Publications by authors named "Tushar Acharya"

29 Publications

  • Page 1 of 1

Comprehensive Management of Cardiovascular Risk Factors for Adults With Type 2 Diabetes: A Scientific Statement From the American Heart Association.

Circulation 2022 Jan 10:CIR0000000000001040. Epub 2022 Jan 10.

Cardiovascular disease remains the leading cause of death in patients with diabetes. Cardiovascular disease in diabetes is multifactorial, and control of the cardiovascular risk factors leads to substantial reductions in cardiovascular events. The 2015 American Heart Association and American Diabetes Association scientific statement, "Update on Prevention of Cardiovascular Disease in Adults With Type 2 Diabetes Mellitus in Light of Recent Evidence," highlighted the importance of modifying various risk factors responsible for cardiovascular disease in diabetes. At the time, there was limited evidence to suggest that glucose-lowering medications reduce the risk of cardiovascular events. At present, several large randomized controlled trials with newer antihyperglycemic agents have been completed, demonstrating cardiovascular safety and reduction in cardiovascular outcomes, including cardiovascular death, myocardial infarction, stroke, and heart failure. This AHA scientific statement update focuses on (1) the evidence and clinical utility of newer antihyperglycemic agents in improving glycemic control and reducing cardiovascular events in diabetes; (2) the impact of blood pressure control on cardiovascular events in diabetes; and (3) the role of newer lipid-lowering therapies in comprehensive cardiovascular risk management in adults with diabetes. This scientific statement addresses the continued importance of lifestyle interventions, pharmacological therapy, and surgical interventions to curb the epidemic of obesity and metabolic syndrome, important precursors of prediabetes, diabetes, and comorbid cardiovascular disease. Last, this scientific statement explores the critical importance of the social determinants of health and health equity in the continuum of care in diabetes and cardiovascular disease.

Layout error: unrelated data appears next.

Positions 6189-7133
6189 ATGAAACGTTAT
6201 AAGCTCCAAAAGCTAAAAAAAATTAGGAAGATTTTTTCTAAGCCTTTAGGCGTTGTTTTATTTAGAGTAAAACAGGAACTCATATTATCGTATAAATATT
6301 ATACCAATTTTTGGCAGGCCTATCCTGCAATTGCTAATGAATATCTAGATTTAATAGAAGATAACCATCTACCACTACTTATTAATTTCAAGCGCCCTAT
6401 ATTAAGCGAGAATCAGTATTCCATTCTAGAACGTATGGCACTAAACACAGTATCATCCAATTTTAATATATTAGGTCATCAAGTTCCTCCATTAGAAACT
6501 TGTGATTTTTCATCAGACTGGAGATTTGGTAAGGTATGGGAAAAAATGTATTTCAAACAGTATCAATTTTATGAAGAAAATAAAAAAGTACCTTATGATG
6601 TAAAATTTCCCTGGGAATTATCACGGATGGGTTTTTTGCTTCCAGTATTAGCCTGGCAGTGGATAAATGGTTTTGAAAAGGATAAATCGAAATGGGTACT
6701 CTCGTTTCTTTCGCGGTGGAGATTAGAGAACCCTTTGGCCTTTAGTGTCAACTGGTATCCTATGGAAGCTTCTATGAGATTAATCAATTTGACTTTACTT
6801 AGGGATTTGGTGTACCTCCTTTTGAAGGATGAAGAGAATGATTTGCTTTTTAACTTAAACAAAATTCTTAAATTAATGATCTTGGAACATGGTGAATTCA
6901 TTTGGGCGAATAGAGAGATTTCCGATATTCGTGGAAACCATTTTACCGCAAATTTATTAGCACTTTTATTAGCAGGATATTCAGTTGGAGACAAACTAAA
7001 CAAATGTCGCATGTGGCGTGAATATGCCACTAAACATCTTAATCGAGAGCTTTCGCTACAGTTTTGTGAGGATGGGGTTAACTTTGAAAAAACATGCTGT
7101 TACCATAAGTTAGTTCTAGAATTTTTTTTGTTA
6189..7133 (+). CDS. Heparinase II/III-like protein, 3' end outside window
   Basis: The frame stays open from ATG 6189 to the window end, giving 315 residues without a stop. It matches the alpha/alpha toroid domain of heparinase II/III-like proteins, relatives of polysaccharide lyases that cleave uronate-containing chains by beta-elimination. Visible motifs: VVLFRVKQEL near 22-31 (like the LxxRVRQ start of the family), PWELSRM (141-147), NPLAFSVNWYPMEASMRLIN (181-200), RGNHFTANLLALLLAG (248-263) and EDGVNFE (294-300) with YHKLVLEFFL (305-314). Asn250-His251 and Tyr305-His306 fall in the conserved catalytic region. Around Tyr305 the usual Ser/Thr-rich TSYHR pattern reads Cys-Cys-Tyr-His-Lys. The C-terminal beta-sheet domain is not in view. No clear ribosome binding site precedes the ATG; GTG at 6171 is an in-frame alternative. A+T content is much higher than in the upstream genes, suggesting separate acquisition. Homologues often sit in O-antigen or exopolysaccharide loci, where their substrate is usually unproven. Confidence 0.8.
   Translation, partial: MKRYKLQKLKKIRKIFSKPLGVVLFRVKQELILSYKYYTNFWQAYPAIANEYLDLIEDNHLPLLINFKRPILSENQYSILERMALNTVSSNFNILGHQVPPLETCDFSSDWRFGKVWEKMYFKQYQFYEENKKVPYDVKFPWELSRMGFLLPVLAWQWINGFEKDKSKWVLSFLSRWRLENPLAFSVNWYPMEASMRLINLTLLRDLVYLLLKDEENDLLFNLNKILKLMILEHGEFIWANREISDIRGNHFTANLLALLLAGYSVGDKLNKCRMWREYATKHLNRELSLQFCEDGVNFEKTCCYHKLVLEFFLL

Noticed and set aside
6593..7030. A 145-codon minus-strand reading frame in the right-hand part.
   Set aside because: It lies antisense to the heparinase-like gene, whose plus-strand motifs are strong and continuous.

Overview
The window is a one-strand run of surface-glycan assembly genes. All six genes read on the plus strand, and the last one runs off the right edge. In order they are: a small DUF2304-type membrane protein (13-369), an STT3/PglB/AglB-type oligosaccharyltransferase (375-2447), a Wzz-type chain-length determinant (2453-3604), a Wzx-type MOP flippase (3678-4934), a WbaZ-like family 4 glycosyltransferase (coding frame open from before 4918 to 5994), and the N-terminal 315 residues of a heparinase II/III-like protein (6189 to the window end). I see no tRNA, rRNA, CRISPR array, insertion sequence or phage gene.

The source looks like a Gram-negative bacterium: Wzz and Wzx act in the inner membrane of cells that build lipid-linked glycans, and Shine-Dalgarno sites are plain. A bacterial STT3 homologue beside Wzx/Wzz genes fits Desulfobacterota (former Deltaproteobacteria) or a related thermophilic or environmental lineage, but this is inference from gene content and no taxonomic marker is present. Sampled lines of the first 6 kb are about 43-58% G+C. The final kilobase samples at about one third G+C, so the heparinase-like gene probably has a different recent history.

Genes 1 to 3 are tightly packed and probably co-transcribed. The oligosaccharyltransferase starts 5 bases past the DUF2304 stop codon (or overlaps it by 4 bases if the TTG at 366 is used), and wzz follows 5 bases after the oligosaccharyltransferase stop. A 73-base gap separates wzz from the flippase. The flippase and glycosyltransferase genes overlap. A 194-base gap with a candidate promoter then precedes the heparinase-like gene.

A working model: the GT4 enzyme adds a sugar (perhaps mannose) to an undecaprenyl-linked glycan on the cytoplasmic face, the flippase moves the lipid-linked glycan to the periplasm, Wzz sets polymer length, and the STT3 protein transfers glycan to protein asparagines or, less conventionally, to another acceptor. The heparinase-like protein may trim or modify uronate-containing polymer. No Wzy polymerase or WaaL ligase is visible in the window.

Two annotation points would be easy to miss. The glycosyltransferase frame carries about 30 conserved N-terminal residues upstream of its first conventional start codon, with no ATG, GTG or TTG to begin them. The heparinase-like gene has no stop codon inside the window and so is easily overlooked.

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http://dx.doi.org/10.1161/CIR.0000000000001040DOI Listing
January 2022

Cardiovascular Impact of Race and Ethnicity in Patients With Diabetes and Obesity: JACC Focus Seminar 2/9.

J Am Coll Cardiol 2021 12;78(24):2471-2482

Department of Medicine, University of California, San Francisco, California, USA. Electronic address:

Obesity and type 2 diabetes mellitus are highly prevalent and increasing in the United States among racial/ethnic minority groups. Type 2 diabetes mellitus, which is driven by many factors including elevated levels of adiposity, is an exemplar health disparities disease. Pervasive disparities exist at every level from risk factors through outcomes for U.S. racial/ethnic minority groups, including African American, Hispanic/LatinX American, and Asian American populations. Disparities in clinical care exist including hemoglobin A1c control, lower prescription rates of newer antihyperglycemic medications, along with greater rates of complications postbariatric surgery. Underpinning these disparities are the social determinants of health affecting provider-patient interactions, access to resources, and healthy built environments. We review the best practices to address cardiometabolic disparities in the current cardiovascular guidelines and describe recommendations for cross-cutting strategies to advance equity in obesity and type 2 diabetes across U.S. racial/ethnic groups.
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http://dx.doi.org/10.1016/j.jacc.2021.06.020DOI Listing
December 2021

Statin-Induced Triad of Autoimmune Myocarditis, Myositis, and Transaminitis.